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Shrove Tuesday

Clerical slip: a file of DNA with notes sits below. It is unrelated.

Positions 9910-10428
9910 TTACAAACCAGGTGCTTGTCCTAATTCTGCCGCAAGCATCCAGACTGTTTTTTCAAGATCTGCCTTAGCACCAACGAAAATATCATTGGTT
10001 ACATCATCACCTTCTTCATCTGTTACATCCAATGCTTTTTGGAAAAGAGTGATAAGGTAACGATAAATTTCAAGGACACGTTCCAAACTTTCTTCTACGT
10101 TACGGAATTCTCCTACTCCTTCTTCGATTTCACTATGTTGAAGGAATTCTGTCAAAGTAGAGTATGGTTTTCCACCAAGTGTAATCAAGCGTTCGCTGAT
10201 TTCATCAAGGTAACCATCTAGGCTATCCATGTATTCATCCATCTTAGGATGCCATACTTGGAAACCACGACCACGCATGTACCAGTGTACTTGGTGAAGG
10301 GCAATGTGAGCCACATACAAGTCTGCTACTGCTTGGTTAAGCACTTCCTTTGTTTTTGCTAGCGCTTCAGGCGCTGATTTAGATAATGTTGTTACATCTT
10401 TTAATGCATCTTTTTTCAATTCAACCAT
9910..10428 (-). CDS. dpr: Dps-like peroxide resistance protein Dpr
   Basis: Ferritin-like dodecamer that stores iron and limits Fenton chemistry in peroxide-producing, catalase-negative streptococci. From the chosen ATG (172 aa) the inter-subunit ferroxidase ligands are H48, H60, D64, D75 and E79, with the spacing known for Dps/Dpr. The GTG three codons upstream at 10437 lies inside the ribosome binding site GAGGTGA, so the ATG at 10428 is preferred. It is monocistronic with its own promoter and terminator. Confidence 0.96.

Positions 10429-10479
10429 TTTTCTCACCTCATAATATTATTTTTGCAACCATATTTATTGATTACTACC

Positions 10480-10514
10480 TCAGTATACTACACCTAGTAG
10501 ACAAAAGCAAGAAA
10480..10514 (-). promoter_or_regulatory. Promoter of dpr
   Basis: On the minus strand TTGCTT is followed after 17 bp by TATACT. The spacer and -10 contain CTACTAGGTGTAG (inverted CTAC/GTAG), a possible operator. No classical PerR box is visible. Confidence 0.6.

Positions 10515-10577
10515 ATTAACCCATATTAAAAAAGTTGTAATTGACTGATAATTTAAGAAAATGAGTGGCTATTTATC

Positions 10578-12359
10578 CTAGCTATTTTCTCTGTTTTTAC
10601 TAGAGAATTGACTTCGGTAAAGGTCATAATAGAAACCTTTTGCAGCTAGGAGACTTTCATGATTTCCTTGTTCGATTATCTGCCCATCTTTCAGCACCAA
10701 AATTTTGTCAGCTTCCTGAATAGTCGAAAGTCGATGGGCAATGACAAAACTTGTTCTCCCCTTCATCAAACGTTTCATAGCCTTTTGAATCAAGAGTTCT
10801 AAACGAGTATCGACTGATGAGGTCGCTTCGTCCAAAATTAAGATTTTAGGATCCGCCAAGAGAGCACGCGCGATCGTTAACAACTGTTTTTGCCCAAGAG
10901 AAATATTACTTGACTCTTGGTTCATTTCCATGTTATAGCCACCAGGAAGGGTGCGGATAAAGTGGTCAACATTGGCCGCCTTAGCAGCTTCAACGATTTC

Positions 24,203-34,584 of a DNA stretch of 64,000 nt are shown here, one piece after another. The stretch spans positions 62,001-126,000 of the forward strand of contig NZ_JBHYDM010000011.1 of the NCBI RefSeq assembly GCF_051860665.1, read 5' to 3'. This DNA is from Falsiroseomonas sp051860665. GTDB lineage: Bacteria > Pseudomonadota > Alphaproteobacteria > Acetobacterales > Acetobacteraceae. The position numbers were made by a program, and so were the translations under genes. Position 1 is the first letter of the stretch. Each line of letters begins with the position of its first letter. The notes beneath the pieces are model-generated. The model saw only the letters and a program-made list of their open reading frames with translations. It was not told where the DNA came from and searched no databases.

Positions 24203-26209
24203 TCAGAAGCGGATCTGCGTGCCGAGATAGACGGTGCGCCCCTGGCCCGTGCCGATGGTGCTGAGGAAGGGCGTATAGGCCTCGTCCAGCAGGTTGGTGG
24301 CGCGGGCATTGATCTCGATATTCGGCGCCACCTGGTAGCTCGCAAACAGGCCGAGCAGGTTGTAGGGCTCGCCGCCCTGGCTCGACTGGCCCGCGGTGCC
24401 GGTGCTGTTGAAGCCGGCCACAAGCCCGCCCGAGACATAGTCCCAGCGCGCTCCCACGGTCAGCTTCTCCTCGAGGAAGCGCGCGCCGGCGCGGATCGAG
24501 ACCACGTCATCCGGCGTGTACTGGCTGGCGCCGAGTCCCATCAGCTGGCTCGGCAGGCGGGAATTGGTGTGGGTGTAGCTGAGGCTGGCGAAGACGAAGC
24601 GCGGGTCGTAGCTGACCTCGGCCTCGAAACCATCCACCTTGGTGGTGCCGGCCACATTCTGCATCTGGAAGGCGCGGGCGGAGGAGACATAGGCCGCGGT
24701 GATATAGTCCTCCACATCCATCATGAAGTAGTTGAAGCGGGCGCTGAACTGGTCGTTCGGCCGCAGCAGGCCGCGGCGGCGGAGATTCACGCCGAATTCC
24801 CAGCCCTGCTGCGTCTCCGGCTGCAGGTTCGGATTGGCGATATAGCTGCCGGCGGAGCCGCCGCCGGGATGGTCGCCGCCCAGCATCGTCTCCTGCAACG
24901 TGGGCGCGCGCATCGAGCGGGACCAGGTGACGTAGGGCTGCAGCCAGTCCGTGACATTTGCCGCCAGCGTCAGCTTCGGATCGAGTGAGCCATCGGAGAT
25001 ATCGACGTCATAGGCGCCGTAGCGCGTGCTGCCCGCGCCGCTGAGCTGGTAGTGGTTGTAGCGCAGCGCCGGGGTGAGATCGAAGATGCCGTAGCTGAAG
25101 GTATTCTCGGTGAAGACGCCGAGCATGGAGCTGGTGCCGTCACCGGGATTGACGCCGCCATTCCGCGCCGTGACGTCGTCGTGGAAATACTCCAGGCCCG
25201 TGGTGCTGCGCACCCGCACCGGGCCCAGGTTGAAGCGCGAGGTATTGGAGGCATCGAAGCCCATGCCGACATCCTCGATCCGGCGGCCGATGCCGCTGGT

Shrove Tuesday is the day before Ash Wednesday which marks the start of Lent which is the period of 40 days leading up to Easter and the remembrance of Christ’s death on the cross and the celebration of his resurrection.The word ‘shrove’ comes from the old practice of being ‘shriven’ – meaning to confess one’s sins and receive absolution from a priest. The shriving bell would be rung on Shrove Tuesday to call people to church to confess. Lent is a period of penitence and abstinence from eating rich foods. This is why people in many countries have traditions of eating up rich foods on Shrove Tuesday. Here we eat pancakes to use up milk, butter and flour and perhaps other luxury ingredients, in Venice they eat little doughnuts called fritole, in Estonia hernesupp a mix of yellow split peas, and pork is eaten, in Rio de Janeiro they eat feijoada a black bean stew with pork and beef. Eating of meat and dairy was forbidden during lent. Today some Christians give up a particular food they enjoy for lent as a form of discipline. The period of 40 days relates to Jesus fasting and being tempted by the devil in the desert for 40 days before the start of his ministry. The 6 sundays during lent are not counted however because for Christians every Sunday is a feast days because every Sunday we celebrate Christ’s resurrection.

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